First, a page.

Lifestyle

Service And Sacrifice: Marrying The Military Cost Me My Career

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I graduated from college in 2003 with a degree in International Affairs. It was right after the country went to war with Iraq and the defense industry was booming so I moved to the Washington, D.C. area and got a job working for a defense contractor. I was basically a glorified secretary with a deceptive title, but the position gave me a security clearance and experience in the defense industry, which helped me land my dream job as an intelligence analyst. The intelligence field was the perfect career path for me. I love research and writing and it gave me a chance to use my degree. It was my way of serving the country and contributing to the greater good and I found great satisfaction in my job.

I got married a few years after college. My husband went to West Point and then moved to D.C. to go to medical school before entering the army. He spent most of his free time studying so I decided to go back to school so we could study together. I worked full-time and went to school at night to earn a master’s degree in International Commerce and Policy. After he graduated from medical school, the army sent us to Georgia for his residency program. I applied for an intelligence analyst position 40 minutes away and got the job. I stayed in that position for five years until my husband finished his residency and we moved again.

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After nine years in my dream job, that move effectively ended my career. There weren’t any intel positions available at our new location and by the time we moved to the next duty station my clearance had expired. Job advertisements for intelligence analysts always require active security clearances because the clearance process is costly and time-consuming. I was devastated.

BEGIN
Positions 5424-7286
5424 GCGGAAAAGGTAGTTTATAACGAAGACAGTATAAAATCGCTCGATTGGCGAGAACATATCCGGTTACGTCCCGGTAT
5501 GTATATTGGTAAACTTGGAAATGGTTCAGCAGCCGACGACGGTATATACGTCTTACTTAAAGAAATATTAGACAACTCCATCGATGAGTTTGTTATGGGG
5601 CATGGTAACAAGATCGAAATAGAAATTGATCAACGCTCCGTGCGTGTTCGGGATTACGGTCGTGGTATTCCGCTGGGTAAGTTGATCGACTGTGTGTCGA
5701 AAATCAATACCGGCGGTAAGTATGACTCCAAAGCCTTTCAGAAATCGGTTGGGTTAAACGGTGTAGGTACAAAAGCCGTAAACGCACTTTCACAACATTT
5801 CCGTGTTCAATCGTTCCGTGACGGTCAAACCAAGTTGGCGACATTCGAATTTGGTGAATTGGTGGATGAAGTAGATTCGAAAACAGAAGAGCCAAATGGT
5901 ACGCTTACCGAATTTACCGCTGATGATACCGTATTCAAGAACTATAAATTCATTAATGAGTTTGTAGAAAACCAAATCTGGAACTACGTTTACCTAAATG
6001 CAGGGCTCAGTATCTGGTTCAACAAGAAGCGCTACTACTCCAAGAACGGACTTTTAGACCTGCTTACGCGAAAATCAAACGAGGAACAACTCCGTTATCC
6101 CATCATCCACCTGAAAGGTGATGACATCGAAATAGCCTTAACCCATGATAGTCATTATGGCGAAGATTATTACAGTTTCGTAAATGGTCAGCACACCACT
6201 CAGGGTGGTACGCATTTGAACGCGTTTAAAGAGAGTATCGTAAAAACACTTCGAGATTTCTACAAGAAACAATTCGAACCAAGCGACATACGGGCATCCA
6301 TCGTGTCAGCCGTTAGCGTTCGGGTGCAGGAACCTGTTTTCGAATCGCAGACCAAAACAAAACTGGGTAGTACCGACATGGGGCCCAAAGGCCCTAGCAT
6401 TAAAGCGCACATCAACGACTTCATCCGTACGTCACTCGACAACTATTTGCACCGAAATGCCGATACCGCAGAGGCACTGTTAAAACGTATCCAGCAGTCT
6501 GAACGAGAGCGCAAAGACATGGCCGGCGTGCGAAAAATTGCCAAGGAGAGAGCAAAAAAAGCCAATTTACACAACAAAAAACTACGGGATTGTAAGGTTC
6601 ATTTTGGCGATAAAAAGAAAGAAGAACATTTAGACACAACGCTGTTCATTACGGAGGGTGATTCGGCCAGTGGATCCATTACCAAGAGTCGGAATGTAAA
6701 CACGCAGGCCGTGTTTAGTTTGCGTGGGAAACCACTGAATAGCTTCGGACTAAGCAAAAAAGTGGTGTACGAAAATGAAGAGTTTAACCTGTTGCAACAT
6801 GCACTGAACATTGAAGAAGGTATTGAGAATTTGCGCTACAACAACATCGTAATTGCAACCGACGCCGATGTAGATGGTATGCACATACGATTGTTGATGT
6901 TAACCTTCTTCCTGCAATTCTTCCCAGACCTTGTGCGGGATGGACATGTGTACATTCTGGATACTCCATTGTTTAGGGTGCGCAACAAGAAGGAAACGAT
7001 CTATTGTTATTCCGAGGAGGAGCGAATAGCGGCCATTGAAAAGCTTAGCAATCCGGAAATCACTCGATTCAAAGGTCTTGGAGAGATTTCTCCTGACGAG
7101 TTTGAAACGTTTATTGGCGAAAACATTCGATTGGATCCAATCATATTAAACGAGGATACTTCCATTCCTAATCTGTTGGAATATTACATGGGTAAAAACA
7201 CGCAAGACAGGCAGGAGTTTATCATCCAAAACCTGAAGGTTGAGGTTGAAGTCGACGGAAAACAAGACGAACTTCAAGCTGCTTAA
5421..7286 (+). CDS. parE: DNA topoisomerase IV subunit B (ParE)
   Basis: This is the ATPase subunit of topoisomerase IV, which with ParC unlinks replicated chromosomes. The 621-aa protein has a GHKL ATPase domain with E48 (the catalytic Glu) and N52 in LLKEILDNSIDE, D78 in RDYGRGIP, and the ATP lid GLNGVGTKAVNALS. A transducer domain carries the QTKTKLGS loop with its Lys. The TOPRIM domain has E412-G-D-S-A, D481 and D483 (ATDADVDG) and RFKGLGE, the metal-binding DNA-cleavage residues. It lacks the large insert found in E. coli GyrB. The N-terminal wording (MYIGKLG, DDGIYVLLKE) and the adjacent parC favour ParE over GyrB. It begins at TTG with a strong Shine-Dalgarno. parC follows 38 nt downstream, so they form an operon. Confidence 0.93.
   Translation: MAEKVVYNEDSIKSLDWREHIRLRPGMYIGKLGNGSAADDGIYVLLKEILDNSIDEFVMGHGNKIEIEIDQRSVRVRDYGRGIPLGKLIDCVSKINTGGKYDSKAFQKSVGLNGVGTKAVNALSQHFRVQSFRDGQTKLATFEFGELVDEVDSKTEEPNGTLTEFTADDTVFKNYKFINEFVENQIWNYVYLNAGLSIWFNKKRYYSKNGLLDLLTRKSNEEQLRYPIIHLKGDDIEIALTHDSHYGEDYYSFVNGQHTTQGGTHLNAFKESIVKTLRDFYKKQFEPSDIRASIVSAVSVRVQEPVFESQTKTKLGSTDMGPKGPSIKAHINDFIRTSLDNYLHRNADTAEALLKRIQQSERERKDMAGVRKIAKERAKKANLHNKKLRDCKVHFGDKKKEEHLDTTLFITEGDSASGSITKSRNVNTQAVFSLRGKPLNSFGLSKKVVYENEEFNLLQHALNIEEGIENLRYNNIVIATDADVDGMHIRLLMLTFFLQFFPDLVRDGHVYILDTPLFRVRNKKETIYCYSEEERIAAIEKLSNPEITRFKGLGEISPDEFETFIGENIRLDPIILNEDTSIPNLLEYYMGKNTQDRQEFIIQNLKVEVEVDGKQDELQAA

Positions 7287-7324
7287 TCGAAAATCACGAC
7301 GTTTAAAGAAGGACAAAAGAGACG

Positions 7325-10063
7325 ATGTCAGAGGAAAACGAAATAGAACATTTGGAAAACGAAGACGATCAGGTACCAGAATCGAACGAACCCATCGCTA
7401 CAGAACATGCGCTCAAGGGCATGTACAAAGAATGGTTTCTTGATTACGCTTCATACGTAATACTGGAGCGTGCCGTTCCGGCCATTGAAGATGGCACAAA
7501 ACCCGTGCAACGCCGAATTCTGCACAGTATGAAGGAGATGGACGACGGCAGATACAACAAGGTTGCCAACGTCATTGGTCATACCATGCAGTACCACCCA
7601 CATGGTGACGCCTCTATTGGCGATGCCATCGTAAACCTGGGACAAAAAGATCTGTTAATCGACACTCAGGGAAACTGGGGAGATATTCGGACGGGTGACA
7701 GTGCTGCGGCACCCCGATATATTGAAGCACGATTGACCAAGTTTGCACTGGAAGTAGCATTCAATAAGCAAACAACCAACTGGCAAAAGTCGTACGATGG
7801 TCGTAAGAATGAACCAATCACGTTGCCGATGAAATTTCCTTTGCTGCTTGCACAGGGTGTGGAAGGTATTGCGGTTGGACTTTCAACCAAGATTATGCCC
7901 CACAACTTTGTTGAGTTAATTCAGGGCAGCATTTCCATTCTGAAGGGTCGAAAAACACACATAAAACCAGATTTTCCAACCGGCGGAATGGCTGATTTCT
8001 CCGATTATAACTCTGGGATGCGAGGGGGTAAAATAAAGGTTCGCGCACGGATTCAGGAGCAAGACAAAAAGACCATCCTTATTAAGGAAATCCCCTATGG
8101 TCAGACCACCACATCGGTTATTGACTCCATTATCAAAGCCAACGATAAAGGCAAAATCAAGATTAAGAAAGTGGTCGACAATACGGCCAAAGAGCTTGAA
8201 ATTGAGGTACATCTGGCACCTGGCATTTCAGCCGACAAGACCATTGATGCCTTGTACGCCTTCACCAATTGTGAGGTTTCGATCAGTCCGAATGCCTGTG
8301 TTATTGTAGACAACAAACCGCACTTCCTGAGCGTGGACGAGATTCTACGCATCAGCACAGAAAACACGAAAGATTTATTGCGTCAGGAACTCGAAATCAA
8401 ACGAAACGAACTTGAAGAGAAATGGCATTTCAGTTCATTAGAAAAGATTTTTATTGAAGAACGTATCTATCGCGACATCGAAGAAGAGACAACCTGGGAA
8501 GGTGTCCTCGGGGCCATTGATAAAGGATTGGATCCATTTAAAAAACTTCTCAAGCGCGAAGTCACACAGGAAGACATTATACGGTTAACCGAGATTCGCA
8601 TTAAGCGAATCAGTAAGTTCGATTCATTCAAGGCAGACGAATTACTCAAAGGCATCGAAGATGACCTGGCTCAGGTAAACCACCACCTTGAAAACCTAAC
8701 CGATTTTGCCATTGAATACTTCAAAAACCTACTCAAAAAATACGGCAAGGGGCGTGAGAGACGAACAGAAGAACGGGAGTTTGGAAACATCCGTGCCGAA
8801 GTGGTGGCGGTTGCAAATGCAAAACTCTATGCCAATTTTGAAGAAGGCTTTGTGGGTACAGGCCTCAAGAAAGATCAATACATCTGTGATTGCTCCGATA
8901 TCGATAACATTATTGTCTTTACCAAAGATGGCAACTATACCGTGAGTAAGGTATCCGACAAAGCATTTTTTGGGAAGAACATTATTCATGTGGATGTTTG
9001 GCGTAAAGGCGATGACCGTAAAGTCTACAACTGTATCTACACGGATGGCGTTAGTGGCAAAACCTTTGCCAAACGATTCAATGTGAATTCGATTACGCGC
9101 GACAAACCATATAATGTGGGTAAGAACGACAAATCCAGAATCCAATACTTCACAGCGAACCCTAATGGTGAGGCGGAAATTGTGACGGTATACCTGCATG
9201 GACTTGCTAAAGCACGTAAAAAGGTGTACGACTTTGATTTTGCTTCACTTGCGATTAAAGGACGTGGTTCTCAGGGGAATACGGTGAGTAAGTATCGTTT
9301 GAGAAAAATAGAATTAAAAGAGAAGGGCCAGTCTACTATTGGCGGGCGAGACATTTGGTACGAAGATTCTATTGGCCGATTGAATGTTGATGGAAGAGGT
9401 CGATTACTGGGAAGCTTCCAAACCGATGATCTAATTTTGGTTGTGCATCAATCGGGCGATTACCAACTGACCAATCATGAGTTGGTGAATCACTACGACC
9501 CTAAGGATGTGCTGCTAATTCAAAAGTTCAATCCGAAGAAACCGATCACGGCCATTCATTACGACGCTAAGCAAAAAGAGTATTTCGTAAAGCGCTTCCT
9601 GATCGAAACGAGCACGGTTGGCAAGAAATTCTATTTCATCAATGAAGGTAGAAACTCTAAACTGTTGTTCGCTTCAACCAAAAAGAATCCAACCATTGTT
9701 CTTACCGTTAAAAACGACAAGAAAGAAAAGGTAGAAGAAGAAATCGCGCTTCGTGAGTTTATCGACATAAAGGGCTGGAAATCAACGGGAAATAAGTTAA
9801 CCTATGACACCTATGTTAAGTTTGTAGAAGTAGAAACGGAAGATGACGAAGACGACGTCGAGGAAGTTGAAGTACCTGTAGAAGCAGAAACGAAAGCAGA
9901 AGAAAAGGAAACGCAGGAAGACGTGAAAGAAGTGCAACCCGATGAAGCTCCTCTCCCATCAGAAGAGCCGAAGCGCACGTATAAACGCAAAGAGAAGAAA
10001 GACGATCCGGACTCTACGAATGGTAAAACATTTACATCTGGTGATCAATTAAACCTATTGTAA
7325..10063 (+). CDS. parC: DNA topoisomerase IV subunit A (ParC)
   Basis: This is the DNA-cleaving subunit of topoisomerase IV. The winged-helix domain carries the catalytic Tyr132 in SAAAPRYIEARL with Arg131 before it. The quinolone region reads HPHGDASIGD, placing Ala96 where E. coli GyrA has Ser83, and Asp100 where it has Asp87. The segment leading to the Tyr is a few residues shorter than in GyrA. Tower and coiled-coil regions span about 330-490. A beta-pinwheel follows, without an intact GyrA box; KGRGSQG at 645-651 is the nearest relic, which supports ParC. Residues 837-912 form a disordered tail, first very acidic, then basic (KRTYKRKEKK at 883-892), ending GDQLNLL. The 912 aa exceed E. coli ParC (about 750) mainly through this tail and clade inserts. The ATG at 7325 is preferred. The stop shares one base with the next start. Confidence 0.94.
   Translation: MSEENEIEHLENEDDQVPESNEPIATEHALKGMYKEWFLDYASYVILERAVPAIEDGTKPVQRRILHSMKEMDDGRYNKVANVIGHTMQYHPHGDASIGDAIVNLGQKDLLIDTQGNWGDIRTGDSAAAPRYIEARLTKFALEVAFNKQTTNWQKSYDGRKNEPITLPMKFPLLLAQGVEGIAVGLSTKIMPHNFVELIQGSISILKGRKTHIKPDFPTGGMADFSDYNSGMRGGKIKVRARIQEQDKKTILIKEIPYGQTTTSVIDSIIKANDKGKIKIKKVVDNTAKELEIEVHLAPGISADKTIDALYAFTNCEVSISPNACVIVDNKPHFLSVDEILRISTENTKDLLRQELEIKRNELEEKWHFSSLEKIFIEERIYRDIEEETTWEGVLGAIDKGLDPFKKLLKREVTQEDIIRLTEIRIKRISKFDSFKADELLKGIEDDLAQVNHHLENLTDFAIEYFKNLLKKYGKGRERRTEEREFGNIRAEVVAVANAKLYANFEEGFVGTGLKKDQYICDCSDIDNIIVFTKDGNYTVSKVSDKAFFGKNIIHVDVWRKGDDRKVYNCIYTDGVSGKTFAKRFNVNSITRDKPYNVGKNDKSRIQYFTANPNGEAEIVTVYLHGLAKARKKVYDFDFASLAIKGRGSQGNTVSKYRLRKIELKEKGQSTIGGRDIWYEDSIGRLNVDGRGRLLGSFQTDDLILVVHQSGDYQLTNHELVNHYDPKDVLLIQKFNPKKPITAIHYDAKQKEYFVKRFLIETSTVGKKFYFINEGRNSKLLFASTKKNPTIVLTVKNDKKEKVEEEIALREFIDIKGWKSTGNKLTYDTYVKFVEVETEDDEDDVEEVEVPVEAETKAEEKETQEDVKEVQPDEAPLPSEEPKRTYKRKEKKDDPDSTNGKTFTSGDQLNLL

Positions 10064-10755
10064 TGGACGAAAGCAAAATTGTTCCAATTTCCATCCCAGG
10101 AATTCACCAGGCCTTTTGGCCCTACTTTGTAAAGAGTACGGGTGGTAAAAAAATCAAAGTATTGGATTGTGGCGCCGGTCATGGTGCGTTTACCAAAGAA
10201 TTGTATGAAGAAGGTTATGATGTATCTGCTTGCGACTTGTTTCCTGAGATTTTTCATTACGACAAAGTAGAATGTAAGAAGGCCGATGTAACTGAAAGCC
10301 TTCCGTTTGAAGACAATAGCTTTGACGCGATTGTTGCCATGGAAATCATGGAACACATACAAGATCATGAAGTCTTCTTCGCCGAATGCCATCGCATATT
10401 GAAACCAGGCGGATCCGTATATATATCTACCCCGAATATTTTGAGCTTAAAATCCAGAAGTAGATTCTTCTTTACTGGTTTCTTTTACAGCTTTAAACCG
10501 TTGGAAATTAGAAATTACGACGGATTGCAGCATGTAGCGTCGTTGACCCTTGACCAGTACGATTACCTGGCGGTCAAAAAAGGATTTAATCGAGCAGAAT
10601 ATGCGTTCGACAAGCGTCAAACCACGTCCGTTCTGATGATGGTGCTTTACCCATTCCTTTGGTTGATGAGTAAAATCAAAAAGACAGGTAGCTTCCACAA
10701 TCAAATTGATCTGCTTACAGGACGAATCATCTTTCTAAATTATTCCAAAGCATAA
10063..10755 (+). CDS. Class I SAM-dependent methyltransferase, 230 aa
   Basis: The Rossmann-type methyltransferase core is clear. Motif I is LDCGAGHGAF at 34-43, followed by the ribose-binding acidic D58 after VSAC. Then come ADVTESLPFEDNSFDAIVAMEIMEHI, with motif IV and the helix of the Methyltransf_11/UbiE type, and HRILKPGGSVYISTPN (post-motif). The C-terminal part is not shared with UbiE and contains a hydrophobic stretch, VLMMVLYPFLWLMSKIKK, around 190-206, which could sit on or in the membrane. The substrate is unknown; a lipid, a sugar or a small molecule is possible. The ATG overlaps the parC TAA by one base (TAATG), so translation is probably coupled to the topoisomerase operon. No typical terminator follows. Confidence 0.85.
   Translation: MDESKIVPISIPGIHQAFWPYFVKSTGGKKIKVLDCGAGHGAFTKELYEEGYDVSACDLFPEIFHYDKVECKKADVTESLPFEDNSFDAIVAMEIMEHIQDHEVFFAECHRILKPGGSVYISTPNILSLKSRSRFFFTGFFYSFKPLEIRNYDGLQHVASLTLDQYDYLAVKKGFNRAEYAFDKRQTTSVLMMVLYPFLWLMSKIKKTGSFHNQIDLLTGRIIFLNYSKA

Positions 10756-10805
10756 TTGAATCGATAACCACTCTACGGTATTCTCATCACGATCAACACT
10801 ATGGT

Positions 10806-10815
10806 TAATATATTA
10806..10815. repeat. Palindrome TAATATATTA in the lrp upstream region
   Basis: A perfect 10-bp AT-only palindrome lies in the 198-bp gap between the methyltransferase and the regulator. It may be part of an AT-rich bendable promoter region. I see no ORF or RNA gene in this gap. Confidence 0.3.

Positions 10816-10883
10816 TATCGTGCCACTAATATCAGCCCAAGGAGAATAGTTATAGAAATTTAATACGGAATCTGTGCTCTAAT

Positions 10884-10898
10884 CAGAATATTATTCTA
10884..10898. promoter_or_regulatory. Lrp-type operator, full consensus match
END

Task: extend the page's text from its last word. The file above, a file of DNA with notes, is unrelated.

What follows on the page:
Sadly, my experience is not uncommon. Most of the military spouses I have met during the past 13 years are college-educated and many have advanced degrees. ALL of them had their own careers before they met their partners and ALL of them, with the exception of a few nurses and teachers, were forced to leave those careers behind.

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Military spouses are disproportionately unemployed or underemployed compared to their civilian counterparts. The unemployment rate for military spouses is 24%— 10 points higher than the unemployment level during the height of the pandemic, which peaked at 14.7% in April 2020. It is getting harder to support a family on one income so many spouses take any job they can find, often working in positions that do not match or utilize their skill sets. Of the spouses who are lucky enough to find jobs, it is estimated that 31-51% are underemployed. I was eventually able to find a part-time position editing articles for an online company making one-sixth of my previous salary. While many are grateful just to have a job, underemployment is demoralizing. It is unbelievably frustrating to know that you have gifts and talents to contribute to society, but the military lifestyle, with its constant moving and deployments, prevents you from realizing your full potential.

Military Spouse Appreciation Day is on Friday, May 7th. Do me a favor and thank the women and men who are married to the military. It is almost never acknowledged, but most of them have sacrificed their own dreams and careers in service to this country. And that is a sacrifice worthy of recognition and gratitude.